My Cat Persephone Wrote this Review on her Smartphone. It was better than Mine. .
I think we’re all glad that throughout this pandemic movies have taken us to a place where we can escape our current reality, even if it’s only for a couple of hours.
I’m glad you found a way to survive.
But as pioneer Amelia Earhart once said, “Maybe you shouldn’t go walking around the woods searching for random people who have gone missing unless you’re fully prepared to accept what you find” There’s no irony in that direct quote at all.
Synopsis From the Bowels of the Earth!
In The Earth opens somewhere in London or some other city in England. They’re all speaking with British accents and saying cities I’ve never heard of, so I’ll just assume we’re in London.
We’re sometime in the middle of a deadly but vague pandemic.
We meet Doctor Martin Lowery (Joel Fry). He’s walking towards what looks like a military base or hospital. There are warning signs all over the place. They recommend you wear masks. They recommend you keep your distance from each other.
Martin is expected.
He and local park ranger Alma (Ellora Torchia) are searching for a missing person or persons. It seems a local scientist and her fact finding party set off for the woods a few days ago. They have not been heard from since.
Martin knows the missing Doctor. He and Doctor Olivia Wendle (Hayley Squires) have written a lot of letters back and forth, because Martin has never heard of email or texting. Martin must be one of those doctors that treat ailments with leaches and cutting off your genitals.
Martin felt compelled to try and search for her. Ranger Alma wonders if there’s some kind of romantic connection. Martin doesn’t think so, but he dropped everything to go find her.
That’s not creepy at all, Doctor Letter Writer…
Martin notices an unsettling tapestry on the wall. Alma exposits that it’s the Parnagg Fegg.
The Parnagg Fegg is the spirit of the forest. All that is benign and cruel in nature is inhabited in that spirit. As we know from Midsommar, tapestries are harmless.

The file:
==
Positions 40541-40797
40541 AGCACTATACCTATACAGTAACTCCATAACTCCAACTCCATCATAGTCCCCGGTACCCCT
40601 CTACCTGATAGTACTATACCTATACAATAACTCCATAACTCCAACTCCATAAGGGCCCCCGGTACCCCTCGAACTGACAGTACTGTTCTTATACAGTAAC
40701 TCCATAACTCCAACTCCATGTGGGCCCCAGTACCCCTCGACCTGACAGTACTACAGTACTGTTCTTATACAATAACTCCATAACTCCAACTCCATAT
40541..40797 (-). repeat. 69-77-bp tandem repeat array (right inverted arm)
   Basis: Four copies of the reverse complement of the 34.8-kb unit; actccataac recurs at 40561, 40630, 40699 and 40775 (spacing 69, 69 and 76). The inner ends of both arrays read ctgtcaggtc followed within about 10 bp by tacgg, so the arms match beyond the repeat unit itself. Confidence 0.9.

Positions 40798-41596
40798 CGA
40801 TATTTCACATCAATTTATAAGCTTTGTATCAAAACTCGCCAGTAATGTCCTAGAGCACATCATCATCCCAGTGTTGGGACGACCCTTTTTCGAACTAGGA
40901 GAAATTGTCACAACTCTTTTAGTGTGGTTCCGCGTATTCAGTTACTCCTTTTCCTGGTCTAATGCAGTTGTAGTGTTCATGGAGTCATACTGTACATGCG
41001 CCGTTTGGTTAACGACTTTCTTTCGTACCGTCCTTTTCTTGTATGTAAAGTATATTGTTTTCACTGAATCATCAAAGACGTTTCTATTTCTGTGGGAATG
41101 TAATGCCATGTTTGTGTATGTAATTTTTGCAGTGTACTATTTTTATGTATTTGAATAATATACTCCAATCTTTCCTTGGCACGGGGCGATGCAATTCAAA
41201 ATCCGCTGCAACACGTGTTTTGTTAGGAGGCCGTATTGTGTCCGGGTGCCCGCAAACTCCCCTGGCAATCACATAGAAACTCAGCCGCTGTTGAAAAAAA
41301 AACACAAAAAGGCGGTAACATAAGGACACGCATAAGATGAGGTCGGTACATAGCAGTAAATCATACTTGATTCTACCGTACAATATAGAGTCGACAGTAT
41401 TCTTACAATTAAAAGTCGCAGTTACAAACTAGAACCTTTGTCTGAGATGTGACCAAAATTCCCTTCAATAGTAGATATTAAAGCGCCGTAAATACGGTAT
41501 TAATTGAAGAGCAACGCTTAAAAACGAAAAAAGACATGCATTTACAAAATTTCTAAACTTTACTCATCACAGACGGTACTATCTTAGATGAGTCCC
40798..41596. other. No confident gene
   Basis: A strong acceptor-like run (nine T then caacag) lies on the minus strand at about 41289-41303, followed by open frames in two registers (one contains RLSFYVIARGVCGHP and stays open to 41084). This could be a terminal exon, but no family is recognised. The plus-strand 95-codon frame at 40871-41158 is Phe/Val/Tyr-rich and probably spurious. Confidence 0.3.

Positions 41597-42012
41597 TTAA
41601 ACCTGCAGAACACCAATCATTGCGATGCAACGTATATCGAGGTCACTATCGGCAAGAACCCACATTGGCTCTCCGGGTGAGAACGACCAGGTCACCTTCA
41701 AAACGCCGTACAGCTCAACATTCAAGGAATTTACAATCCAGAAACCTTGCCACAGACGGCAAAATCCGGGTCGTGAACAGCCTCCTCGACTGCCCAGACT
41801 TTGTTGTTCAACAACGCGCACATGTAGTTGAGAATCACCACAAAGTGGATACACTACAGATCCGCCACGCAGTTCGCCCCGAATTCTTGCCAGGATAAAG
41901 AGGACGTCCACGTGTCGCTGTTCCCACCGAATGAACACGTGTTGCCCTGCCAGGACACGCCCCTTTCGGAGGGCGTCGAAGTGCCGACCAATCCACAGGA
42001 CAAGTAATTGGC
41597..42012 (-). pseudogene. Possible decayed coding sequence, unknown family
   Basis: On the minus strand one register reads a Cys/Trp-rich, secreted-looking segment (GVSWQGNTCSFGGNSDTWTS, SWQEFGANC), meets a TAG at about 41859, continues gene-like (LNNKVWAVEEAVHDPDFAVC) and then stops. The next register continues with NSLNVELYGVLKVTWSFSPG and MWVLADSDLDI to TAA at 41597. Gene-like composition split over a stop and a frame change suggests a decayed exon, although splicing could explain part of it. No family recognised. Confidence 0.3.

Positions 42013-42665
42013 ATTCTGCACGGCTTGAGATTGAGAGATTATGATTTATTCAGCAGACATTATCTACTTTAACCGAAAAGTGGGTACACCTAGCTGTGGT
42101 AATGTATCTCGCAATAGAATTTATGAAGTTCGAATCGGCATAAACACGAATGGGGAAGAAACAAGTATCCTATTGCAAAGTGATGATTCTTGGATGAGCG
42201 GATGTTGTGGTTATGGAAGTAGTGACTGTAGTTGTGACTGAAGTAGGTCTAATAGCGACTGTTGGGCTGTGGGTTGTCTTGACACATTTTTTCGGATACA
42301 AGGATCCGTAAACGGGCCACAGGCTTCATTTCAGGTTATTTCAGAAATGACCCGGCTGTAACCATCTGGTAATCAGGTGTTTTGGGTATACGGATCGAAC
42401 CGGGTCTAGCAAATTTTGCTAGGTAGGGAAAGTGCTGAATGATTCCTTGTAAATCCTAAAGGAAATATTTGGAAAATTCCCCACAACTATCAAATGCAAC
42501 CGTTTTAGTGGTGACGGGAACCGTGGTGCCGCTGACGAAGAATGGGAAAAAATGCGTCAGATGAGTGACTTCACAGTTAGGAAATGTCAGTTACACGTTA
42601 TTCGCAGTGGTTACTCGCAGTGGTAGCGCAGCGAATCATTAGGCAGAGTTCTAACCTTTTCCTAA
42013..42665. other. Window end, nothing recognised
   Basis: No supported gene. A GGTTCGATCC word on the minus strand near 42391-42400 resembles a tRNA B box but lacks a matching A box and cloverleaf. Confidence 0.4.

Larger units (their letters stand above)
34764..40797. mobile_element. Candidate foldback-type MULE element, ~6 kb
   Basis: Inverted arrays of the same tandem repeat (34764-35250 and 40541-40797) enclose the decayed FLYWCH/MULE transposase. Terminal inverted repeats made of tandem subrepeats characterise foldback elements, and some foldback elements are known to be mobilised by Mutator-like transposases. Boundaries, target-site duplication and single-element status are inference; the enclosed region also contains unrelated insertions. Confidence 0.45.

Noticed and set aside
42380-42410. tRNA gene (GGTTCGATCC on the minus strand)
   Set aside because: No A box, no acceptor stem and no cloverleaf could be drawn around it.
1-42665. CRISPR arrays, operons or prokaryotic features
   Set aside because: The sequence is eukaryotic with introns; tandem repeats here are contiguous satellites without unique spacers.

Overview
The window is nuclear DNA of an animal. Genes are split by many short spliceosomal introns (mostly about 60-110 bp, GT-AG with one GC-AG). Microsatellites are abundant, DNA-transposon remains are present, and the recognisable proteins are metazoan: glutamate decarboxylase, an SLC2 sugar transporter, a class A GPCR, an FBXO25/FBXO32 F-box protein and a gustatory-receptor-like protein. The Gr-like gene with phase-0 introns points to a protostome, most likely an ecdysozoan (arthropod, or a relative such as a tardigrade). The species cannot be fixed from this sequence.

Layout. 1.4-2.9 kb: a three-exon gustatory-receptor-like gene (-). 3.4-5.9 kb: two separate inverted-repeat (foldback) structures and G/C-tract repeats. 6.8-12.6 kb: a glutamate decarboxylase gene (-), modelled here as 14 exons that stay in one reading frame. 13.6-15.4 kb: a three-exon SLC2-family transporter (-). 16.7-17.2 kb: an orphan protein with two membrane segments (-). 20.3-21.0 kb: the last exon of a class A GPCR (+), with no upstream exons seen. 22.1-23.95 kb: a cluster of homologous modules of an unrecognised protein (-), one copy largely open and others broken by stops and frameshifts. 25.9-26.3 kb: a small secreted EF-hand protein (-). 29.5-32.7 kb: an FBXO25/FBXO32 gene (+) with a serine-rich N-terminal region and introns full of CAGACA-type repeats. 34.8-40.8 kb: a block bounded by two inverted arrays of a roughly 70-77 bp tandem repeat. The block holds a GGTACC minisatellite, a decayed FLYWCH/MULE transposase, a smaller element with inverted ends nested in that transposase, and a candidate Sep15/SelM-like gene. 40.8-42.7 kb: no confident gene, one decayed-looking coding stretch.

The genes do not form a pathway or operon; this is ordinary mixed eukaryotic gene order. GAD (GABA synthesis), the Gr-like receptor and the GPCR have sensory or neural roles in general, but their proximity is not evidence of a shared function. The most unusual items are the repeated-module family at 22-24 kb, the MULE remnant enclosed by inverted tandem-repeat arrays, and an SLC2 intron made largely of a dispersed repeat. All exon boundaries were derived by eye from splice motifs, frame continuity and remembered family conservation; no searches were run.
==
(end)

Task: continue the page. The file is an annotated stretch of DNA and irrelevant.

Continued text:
Martin chalks it up to a super specific thing to say at this moment that probably won’t have anything to do with what happens later.
Martin learns it’s a two day hike to where the Dr. Wendle’s camp is located. Martin expects to ride around on motorbikes or regular bikes like those kids from Stranger Things.
Alma says they will have to hike on foot. Martin whines like a little b*tch.
Martin looks on the bright side. Since the pandemic, it’s the first time he’s been outside in months. And what better way to spend your first time outside than to look for your missing pen pal. What could go wrong?
Well, it’s starts raining. For a seasoned ranger like Alma, this is no problem. But for a whiny little p*ssy like Martin, it’s a big f*cking deal. Rain makes your clothes and hair wet.
Martin has a rash…or they look like tattoos.
Martin doesn’t like that he has to sleep outdoors. He’s not experienced in pitching a tent. Alma has to stop what she’s doing and help the little baby Martin set up a tent because he’s had such a hard day and his clothes are wet and his hair is messed up and his tent is defective.
Alma sets up Martin’s tent. And gives him a pacifier. And stencils “B*tch” on the outside.
While they’re sleeping peacefully, a bunch of unseen attackers beat them up and steal their food, water, and other supplies.
Okay, this is an actual problem.
Alma has bruises on her face.
Oh yeah, and their shoes are stolen.
They have no choice but to try to find their way to the campsite. Martin has a huge cut on his feet and is a crybaby. Alma has to carry him.
Before they lose too much hope, someone has spotted them.
His name is Zach (Reece Shearsmith) and Martin and Alma should consider themselves fortunate.
Zach provides food. Zach provides shoes. Zach provides them with shelter.
Zach has also drugged them and wrapped them both in plastic.
Zach has plans for Martin and Alma. He’s been waiting for people just like them.
Martin and Alma are terrified. They have every right to be. But they’ll soon find out that Zach isn’t the scariest thing in the forest.
Or on the earth.
Or in the earth.
Yeah, that was awkward syntax.
We all just hope Martin dies just to get him to stop moaning
What Works With In The Earth
- Reece Shearsmith steals every scene he’s in as the nut job Zach. He’s got the open face of a true believer. Is Zach a total nut job or is what he’s feeling entirely appropriate? Zach is totally unbalanced, which leaves the viewer off balanced as well.
- A funny, gory sequence with an ax featuring the character you least want to hold an ax (“That’s on you!”)
- (Possible spoiler) An ending that may leave you with more questions than answers but is never confusing. If you pay attention you are told/shown what happens. How you react to ambiguity will determine how much you like this film.
What Doesn’t Work With In The Earth
- The movie takes a half hour to finally get going. At first you think you’re watching a movie about two people walking in the woods. That’s as exciting as it reads.
After a couple of misfires (the slog that was A Field in England, High-Rise), In The Earth is writer/director Ben Wheatley’s best movie since the vicious black comedy Sightseers. Though it takes a bit to get going, the trip is worth the wait. As President John Adams once said in address to Congress, “In The Earth is pretty good.” Take it from one of our lower tier Presidents.